Neurology Device Market to Reach $13.6 Billion by 2019

The neurology device market is expected to swell to $13.6 billion in 2019, according to a new report from Transparency Market Research. According to the report, key factors contributing to the immense growth of the global neurology devices market are increasing incidences of neurological disorders such Alzheimer’s disease, ischemic stroke, multiple sclerosis, brain cancer, and other such traumas to the brain. The report, entitled “Neurology Devices Market—Global Industry Analysis, Size, Share, Growth, Trends and Forecast, 2013-2019,” also suggests that patients may be increasingly opting for use of neurology devices over drugs due to apparent decreased risk side effects. The forecasted number of $13.6 billion by 2019 is a significant increase over the $5 billion value it held in 2012.

To access the report visit www.transparencymarketresearch.com.

Near-Infrared Light Found Beneficial for TBI with Minimal Skin Irritation

For patients with traumatic brain injury (TBI), near-infrared light (NIR) may accelerate regeneration of the brain cells’ functionality with minimal skin irritation.

In a new study published in Neuropsychiatric Disease and Treatment, investigators compared penetration levels of low-power NIR, such as that from light-emitting diodes (LED) with high-power NIR on skin, bone, tissue, and brain. They found that low-power infrared light in the milliwatt range does not penetrate a full thickness section of human skin (2mm), nor does it deliver any significant infrared energy to a depth of 3cm into the brain. Additionally, high-power infrared light achieved at least 3cm penetration into the brain, which wavelengths of 980 and 808 nm with 9-13 Watts average power.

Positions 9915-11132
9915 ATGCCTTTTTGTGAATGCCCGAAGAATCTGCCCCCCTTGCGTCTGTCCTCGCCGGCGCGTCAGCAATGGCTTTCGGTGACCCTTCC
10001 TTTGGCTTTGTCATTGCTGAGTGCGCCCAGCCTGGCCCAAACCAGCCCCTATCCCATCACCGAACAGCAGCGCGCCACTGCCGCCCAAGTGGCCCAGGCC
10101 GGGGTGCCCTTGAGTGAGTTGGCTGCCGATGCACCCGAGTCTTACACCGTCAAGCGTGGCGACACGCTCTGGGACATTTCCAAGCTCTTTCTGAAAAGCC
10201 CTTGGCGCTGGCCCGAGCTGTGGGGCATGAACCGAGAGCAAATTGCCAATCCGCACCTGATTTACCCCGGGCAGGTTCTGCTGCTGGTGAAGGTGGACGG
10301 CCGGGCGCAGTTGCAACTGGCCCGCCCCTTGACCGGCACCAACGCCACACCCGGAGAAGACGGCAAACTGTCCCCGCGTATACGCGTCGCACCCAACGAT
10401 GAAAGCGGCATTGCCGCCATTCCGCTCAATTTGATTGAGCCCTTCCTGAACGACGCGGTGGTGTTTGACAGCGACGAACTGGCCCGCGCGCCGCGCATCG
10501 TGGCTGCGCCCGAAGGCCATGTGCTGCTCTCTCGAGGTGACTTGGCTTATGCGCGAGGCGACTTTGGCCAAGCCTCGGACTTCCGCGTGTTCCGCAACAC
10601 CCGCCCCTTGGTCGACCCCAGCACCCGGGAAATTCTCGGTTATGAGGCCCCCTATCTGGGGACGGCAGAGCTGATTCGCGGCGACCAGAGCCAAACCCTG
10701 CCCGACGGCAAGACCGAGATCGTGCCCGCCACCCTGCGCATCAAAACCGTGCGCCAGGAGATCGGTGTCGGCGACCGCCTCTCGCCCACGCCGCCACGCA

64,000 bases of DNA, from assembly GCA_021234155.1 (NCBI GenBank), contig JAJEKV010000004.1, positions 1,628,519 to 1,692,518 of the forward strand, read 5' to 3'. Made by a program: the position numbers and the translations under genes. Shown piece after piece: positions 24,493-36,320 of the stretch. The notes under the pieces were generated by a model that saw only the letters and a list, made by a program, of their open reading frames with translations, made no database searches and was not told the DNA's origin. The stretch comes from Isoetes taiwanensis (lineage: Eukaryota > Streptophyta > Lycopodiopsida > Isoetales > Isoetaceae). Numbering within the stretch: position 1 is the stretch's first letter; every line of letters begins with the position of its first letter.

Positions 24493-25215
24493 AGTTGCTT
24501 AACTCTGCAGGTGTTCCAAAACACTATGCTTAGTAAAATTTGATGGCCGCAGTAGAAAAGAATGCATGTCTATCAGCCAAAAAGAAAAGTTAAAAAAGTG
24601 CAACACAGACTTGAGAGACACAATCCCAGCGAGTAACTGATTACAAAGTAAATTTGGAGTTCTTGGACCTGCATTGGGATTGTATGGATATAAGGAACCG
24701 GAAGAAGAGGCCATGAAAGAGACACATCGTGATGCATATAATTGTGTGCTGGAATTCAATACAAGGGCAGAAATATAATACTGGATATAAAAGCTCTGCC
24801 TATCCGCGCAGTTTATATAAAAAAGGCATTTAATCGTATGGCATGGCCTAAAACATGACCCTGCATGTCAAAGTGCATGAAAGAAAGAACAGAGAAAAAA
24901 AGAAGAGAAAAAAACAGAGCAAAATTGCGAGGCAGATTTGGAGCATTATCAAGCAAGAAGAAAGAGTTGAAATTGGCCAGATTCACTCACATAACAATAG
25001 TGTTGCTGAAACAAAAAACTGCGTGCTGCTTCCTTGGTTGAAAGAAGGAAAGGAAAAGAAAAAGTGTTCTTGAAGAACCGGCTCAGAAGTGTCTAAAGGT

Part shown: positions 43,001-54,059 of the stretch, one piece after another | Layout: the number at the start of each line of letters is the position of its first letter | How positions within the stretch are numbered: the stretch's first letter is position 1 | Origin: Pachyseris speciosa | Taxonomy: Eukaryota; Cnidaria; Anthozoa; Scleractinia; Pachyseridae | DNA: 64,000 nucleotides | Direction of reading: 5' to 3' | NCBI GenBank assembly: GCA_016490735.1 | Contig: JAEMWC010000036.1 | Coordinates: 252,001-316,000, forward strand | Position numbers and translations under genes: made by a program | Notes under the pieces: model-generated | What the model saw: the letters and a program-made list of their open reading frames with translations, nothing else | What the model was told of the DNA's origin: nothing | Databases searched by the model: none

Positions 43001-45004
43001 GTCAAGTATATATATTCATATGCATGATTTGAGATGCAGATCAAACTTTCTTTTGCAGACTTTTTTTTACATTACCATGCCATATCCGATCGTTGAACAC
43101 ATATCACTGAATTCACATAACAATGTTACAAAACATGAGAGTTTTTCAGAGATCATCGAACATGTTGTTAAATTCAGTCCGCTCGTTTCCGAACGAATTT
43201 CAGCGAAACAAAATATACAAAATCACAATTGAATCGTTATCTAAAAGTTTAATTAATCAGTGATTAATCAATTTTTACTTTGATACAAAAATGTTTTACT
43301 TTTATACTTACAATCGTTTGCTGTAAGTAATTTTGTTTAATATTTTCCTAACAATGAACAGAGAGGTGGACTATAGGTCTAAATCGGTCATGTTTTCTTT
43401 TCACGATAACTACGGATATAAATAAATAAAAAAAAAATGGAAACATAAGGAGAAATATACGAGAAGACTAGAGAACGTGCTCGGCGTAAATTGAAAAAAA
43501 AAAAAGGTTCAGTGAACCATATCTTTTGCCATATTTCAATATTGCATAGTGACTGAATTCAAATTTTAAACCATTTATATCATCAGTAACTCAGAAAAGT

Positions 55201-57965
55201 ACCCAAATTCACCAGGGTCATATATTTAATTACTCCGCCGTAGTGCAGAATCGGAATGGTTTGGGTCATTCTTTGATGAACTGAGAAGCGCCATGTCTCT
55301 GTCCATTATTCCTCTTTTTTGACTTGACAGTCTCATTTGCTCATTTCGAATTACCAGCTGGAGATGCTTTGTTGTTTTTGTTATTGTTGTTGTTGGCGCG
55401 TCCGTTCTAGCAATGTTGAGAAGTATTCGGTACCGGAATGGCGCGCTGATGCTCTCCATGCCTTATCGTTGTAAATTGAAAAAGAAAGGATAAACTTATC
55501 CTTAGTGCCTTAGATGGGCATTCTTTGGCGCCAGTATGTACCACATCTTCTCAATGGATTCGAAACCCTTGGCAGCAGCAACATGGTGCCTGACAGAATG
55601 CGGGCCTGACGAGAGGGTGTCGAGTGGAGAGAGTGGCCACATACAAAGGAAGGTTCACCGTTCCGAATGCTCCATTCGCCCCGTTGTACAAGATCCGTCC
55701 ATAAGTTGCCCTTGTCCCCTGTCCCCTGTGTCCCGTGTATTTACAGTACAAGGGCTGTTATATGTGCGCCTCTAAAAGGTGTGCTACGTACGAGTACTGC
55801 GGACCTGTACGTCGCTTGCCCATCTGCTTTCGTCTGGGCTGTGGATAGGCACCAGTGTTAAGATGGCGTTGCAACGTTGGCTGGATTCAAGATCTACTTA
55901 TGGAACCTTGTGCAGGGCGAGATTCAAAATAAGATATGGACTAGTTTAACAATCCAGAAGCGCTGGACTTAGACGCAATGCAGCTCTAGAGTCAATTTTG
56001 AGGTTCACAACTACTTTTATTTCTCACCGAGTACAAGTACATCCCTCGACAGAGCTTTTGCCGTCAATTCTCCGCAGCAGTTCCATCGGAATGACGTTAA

The investigators also suggested that a “pulsed” application of near-infrared light might be more effective than continuous wave light. Noting also an absence of thermal skin irritation and negligible skin temperature changed, the authors concluded these findings indicate that current notions about the penetration of NIR may be off-base.

Parkinson’s Disease Foundation Launches New Initiative Focused on Women

The Parkinson’s Disease Foundation (PDF) is launching a new initiative dedicated to improving the health of women living with Parkinson’s disease (PD). Kicking off its three-day conference in Florham Park, NJ, the Women and PD Initiative will feature interactive sessions led by female health professionals from the fields of movement disorders, psychology, physical therapy, sexuality, and wellness. It is the first national coordinated effort dedicated to improving the health and well-being of women living with Parkinson’s disease PD.